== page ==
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- His favourite word is agreement.
Liberal MP for Sydney—Victoria (Nova Scotia)
Won his last election, in 2015, with 73% of the vote.
Statements in the House
Wagmatcook First Nation March 7th, 2017
Mr. Speaker, I rise today to recognize the eight students in grade 11 and 12 visiting Ottawa today from Wagmatcook, a beautiful first nation community nestled on the Bras D’or Lake in in my riding.
The students are in the nation's capital today to learn more about leadership and Canadian politics, and to see some of the wonderful landmarks here in Ottawa. Joined by the students are teachers Vince Budge, Jackie MacLellan, and Wagmatcook CEO Brian Arbuthnot. The group has joined us here today in this chamber to witness question period, and I am sure they will be impressed.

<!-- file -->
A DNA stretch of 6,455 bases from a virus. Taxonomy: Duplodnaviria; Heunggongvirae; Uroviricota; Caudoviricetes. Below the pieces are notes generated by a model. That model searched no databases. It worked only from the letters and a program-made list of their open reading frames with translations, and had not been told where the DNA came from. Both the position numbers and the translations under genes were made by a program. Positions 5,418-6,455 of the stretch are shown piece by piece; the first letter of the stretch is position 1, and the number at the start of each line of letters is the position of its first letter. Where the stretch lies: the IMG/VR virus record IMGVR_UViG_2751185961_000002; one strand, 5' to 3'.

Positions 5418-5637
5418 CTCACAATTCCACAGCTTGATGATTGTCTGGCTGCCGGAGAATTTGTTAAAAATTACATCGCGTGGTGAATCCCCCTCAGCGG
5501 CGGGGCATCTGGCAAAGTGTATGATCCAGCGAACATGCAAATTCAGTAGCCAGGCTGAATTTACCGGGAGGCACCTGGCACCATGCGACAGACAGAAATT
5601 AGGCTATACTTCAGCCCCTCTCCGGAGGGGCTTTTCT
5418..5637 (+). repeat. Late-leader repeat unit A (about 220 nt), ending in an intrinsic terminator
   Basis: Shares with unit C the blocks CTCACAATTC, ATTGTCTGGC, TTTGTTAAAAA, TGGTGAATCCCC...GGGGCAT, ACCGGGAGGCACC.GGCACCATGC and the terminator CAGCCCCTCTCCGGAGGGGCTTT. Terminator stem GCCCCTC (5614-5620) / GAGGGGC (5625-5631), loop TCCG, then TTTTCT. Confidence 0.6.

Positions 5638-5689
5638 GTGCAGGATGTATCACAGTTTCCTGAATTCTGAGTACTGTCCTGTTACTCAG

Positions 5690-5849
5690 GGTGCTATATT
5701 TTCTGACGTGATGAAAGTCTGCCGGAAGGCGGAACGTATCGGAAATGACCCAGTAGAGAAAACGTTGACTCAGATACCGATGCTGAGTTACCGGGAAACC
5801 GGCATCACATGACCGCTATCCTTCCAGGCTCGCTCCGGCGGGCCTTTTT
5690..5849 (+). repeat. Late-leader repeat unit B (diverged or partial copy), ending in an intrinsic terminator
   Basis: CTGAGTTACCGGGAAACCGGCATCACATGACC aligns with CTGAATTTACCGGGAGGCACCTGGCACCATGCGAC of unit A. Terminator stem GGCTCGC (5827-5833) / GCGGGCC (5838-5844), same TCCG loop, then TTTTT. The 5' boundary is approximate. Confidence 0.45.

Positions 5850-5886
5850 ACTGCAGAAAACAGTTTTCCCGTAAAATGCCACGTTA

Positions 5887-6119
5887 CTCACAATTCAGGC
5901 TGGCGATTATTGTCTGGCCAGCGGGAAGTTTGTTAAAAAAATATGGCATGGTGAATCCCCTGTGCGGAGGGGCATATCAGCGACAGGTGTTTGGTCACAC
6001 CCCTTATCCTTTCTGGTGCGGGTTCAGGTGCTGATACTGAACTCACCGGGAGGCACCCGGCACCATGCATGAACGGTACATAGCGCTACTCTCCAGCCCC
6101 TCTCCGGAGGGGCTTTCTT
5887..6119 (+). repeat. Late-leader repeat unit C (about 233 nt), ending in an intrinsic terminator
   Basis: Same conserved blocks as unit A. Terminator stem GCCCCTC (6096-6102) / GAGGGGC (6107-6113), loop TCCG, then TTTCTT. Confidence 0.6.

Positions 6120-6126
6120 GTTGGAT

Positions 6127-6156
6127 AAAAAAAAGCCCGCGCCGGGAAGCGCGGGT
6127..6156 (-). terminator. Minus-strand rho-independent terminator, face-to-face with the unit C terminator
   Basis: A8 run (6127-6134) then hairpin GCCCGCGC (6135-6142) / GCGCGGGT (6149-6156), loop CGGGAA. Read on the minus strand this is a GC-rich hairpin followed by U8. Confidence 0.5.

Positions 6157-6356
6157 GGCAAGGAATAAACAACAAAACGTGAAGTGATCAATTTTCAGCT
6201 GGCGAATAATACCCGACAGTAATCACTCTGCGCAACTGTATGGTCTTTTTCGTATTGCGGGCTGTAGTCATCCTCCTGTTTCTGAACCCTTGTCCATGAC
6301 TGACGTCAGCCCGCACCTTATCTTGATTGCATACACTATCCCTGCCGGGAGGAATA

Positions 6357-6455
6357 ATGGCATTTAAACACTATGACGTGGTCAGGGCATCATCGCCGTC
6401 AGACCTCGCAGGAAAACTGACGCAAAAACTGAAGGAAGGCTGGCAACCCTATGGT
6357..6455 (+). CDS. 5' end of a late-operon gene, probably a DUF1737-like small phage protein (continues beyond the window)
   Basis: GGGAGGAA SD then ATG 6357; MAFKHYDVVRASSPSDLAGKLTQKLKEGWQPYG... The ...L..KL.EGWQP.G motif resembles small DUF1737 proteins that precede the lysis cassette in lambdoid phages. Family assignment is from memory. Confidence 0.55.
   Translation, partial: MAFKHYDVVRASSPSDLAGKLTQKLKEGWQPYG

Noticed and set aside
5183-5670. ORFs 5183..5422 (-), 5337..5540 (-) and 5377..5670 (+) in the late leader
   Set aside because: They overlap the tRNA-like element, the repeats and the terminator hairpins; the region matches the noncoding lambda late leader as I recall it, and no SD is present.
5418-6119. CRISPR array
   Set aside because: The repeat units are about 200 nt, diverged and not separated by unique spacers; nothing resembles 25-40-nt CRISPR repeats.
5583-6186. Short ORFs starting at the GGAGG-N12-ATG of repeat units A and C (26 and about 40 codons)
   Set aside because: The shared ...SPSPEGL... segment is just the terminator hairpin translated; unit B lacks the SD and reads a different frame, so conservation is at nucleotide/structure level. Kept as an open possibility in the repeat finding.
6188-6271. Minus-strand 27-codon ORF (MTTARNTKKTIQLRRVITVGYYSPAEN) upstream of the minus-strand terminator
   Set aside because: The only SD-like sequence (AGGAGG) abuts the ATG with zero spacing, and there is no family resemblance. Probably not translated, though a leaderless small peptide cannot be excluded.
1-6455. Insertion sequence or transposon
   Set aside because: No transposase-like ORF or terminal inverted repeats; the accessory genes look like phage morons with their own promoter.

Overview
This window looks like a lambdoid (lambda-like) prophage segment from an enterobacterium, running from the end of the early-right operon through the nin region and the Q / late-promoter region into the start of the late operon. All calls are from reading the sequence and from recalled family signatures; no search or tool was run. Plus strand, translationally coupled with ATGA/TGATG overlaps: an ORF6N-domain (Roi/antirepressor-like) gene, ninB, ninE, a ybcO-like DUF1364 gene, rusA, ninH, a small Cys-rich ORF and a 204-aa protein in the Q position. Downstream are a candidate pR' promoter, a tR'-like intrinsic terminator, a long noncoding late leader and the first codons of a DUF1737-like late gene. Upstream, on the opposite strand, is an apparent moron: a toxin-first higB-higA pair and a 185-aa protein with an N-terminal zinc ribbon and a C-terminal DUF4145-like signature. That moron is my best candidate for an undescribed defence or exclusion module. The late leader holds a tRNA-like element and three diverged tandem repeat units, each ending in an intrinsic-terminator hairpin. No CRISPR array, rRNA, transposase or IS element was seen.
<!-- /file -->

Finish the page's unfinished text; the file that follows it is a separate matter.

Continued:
When members of this House and their families come to visit our wonderful island of Cape Breton, I invite them to drop in to the Wagmatcook Culture and Heritage Centre to learn more about the language and history of the Mi’kmaq people and also have a delicious meal at the restaurant overlooking the beautiful Bras D'or Lake.
I ask members in the House to welcome these students, our future leaders, to Parliament Hill.
International Trade February 14th, 2017
Take it easy, guys. We know what happened yesterday.
We are voting on two agreements today, the Ukrainian agreement and the European agreement. The fishing industry in our province of Nova Scotia is very excited about these agreements.
Could the Minister of International Trade tell this House how these agreements would benefit middle-class Canadians and what the next steps are toward implementing the CETA agreement?